The base was inspired by my friend Megz, who had recently made a batch of gluten-free popovers for an afternoon gathering. Quite impressively, she took this recipe, plain as day, and swapped out all-purpose flour for spelt flour (1:1) to excellent results, pleasing immensely the guest who didn’t go that way. The melting butter and honey over the airy and dense pastry was ridiculously good and got me thinking of all the things one can put in the empty space that is the heart of a popover.

For this version, homemade peanut butter* consisted of honey roasted peanuts and almonds, the first layer on the split popover. Piled on top was bacon acquired from the kind, meat-loving hands of friends at Dickson’s Farmstand, which I like to cook -mess free- in the oven, intertwined with your everyday unlocal bananas. This heap was coated in raw honey from Clermont, NY. The jar reads ‘produced by the bees of Ray Tousey’ and every time I eat it I feel like I am being introduced to the honey and it is awesome. We can be friends with food.

Happy New Year! …it’s still new.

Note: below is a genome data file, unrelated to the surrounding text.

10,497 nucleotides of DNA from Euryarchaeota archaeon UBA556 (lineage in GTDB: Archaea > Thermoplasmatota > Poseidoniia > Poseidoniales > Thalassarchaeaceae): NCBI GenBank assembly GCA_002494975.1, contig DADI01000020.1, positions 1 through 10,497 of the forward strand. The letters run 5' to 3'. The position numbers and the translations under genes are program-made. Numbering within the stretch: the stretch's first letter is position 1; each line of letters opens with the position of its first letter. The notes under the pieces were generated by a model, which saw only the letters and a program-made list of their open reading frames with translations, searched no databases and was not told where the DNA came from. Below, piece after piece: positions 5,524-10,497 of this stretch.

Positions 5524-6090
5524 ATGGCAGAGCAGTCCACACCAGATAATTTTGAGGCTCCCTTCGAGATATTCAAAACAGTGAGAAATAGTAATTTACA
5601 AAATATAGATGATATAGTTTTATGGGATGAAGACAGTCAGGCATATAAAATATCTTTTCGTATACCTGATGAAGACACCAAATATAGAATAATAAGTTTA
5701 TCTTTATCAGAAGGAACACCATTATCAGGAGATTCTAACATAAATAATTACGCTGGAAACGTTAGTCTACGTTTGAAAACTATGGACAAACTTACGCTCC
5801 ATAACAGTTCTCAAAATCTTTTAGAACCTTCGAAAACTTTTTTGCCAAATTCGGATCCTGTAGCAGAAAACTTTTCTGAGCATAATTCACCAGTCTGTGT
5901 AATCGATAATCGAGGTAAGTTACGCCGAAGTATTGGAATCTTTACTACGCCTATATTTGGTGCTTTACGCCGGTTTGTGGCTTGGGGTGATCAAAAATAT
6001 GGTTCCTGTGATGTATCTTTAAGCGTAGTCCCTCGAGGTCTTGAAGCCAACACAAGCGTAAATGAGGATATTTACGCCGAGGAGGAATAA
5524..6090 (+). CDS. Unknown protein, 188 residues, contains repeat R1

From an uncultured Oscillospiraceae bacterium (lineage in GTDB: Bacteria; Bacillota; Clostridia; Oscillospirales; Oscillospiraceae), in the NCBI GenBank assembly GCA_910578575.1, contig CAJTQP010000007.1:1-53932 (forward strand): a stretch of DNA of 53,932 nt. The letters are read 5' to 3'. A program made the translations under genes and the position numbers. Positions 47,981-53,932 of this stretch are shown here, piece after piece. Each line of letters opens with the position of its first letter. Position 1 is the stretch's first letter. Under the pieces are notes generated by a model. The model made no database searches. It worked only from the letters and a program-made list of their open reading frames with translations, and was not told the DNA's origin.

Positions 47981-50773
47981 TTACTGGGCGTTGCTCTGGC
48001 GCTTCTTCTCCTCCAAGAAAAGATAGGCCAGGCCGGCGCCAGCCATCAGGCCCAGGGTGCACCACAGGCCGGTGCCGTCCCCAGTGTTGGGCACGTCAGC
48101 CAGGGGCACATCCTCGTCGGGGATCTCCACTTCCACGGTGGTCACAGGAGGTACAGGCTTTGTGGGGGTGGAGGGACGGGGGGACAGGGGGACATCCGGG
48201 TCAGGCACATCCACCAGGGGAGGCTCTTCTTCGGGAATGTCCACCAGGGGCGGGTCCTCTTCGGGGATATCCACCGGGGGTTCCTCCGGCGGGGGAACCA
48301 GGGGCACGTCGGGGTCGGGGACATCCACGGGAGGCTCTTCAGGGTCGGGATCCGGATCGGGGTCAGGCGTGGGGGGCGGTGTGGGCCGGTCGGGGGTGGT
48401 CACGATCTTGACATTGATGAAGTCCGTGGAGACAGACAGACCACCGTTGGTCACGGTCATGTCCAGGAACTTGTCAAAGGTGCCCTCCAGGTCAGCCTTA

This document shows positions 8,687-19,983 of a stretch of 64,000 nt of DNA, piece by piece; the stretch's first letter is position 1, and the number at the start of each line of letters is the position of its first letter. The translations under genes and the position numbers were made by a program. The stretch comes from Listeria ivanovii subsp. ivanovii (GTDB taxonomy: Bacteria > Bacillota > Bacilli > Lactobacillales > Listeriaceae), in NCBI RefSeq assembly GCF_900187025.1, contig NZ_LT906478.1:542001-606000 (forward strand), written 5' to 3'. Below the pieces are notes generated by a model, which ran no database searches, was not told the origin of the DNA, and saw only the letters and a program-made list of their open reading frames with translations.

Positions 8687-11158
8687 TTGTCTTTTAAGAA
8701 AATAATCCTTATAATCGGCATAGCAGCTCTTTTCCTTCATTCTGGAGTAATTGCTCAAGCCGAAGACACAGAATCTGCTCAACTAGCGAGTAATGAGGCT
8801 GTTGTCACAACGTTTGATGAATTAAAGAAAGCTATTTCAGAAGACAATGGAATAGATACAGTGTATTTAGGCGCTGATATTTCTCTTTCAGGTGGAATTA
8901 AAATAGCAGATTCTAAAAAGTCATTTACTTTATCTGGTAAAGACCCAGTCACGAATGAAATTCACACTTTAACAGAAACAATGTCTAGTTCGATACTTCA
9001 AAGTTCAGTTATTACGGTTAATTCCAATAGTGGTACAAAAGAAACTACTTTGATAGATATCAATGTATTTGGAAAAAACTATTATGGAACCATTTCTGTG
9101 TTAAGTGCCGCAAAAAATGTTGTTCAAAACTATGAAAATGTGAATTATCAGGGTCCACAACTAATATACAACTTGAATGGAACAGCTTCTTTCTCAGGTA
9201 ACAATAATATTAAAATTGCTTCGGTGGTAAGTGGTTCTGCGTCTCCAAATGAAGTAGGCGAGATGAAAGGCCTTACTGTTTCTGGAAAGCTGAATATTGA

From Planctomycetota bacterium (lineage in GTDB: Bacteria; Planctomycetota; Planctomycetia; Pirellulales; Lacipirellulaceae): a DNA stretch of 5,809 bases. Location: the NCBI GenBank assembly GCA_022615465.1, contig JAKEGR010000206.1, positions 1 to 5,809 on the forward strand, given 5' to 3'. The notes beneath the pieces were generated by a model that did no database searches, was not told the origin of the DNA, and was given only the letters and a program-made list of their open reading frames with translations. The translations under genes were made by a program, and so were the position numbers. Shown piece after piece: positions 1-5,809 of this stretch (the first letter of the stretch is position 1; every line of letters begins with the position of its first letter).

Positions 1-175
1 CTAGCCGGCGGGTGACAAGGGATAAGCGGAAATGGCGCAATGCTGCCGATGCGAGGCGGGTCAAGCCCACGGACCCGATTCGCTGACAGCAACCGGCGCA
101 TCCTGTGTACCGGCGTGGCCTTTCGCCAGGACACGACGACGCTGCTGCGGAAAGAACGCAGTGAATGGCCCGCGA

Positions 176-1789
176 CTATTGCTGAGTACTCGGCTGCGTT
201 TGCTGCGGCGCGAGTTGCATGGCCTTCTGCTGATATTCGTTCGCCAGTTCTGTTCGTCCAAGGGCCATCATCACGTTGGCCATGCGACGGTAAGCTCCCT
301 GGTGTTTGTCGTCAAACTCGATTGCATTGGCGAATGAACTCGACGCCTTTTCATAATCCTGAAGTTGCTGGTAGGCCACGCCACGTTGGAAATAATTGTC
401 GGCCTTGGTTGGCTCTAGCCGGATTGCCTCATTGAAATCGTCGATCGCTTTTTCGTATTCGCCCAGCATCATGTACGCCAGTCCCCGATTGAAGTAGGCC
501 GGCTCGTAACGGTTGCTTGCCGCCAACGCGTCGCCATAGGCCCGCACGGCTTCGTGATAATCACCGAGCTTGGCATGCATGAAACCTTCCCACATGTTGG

POPOVERS

2 eggs

1 cup milk

1 cup flour

1 1/2 teaspoon salt

  • Preheat oven to 450 F. With butter, grease a muffin pan that makes (6) large muffins.
  • In a medium mixing bowl, whisk together all ingredients until smooth.
  • Pour batter into muffin cups filling 1/2 – 1/3 of the way up.
  • Bake at 450 F for 20 minutes, then lower the temp to 350 F for another 20 minutes.
  • When the popovers come out of the oven, make a small slit the top to let off some steam.
  • Make an Elvis special out of them or don’t! Enjoy.

Though they are best straight from the oven, remaining popovers can be reheated at any hour for days to come. They won’t do any  science magic like swell up again but keep them in the oven until crisp on the outside and heated through. They will have great flavor and texture, just about begging for your jam and butter, or savory stuff like cheese or ham. Teatime!

* Process the nuts until smooth and peanut-buttery, you can fold in some coarsely chopped nuts afterwards if you are feeling chunky. I kept it smooth like Elvis’ early years.